In the Old Testament, the ephod has two meanings. In one group of passages, it signifies a garment; in another, very probably an image. As a garment the ephod is referred to in the priestly ordinances as a part of the official dress of the high priest. It was to be made of threads “of blue and of purple, of scarlet, and fine twined linen” and embroidered in gold thread “with cunning work” (Exodus 28:4; 29:5; 39:2; Leviticus 8:7).
The ephod was held together by a girdle of similar workmanship sewed on to it. It had two shoulder pieces, which, as the name implies, crossed the shoulders, and were apparently fastened or sewed to the ephod in front. In dressing, the shoulder pieces were joined in the back to the two ends of the ephod. Nothing is said of the length of the garment. At the point where the shoulder pieces were joined together in the front “above the girdle,” two golden rings were sewed on, to which the breastplate was attached.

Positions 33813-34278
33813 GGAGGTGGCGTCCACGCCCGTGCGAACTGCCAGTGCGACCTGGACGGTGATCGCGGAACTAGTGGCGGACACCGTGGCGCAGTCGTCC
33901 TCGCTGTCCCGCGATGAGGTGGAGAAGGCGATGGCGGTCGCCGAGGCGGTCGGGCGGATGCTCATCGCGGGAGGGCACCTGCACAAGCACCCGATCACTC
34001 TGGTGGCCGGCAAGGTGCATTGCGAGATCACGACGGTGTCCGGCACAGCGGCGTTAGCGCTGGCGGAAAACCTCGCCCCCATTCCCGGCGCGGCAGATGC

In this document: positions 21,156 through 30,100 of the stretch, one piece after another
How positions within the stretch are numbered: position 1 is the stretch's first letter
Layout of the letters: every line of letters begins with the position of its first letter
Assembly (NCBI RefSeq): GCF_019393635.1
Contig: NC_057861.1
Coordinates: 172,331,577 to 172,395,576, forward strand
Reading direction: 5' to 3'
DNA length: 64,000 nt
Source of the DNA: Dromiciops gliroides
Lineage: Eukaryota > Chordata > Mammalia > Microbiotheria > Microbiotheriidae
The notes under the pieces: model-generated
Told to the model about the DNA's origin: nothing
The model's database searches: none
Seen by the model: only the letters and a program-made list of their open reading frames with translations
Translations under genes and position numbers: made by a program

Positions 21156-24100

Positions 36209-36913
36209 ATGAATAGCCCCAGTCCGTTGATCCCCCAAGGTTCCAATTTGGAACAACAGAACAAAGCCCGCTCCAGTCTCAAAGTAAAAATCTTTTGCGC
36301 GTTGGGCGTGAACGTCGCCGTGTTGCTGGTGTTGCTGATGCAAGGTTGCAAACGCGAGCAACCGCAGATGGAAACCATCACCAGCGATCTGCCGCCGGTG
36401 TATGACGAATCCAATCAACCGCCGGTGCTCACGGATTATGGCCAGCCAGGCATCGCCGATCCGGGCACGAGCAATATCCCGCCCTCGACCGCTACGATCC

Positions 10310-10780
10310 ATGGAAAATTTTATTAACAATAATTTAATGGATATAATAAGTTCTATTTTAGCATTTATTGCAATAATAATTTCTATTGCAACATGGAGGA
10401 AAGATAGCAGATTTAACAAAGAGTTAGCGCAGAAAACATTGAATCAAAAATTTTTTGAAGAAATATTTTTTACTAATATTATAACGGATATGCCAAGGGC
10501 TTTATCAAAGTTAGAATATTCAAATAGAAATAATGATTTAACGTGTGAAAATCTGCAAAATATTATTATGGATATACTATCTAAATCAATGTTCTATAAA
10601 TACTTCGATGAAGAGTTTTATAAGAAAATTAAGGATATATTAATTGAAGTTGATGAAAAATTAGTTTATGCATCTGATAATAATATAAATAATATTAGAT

The word ephod has an entirely different meaning in the second group of passages, all of which belong to the historical books. It is certain that the word cannot here refer to a garment. This is evident in Judges 8:26–27, where it is recorded that Gideon took from the Ishmaelites, who were Midianite allies, golden earrings, weighing 1,700 shekels of gold, and made an “ephod thereof, and put it in his city, even in Ophrah,” where it was worshiped by all Israel. In Judges 17:5, Micah made an ephod and teraphim, or idol, for his sanctuary. The most natural inference from all these passages is that “ephod” here signifies an image that was set up in the sanctuary, especially since the word is cited with teraphim, which undoubtedly refers to graven images (Hosea 3:4). The conclusion is that ephod, in these cases, refers to a portable idol. Some scholars have suggested that the connection between the idol and the garment is that the idol was originally clothed in a linen garment, and the term ephod gradually came to describe the idol as a whole.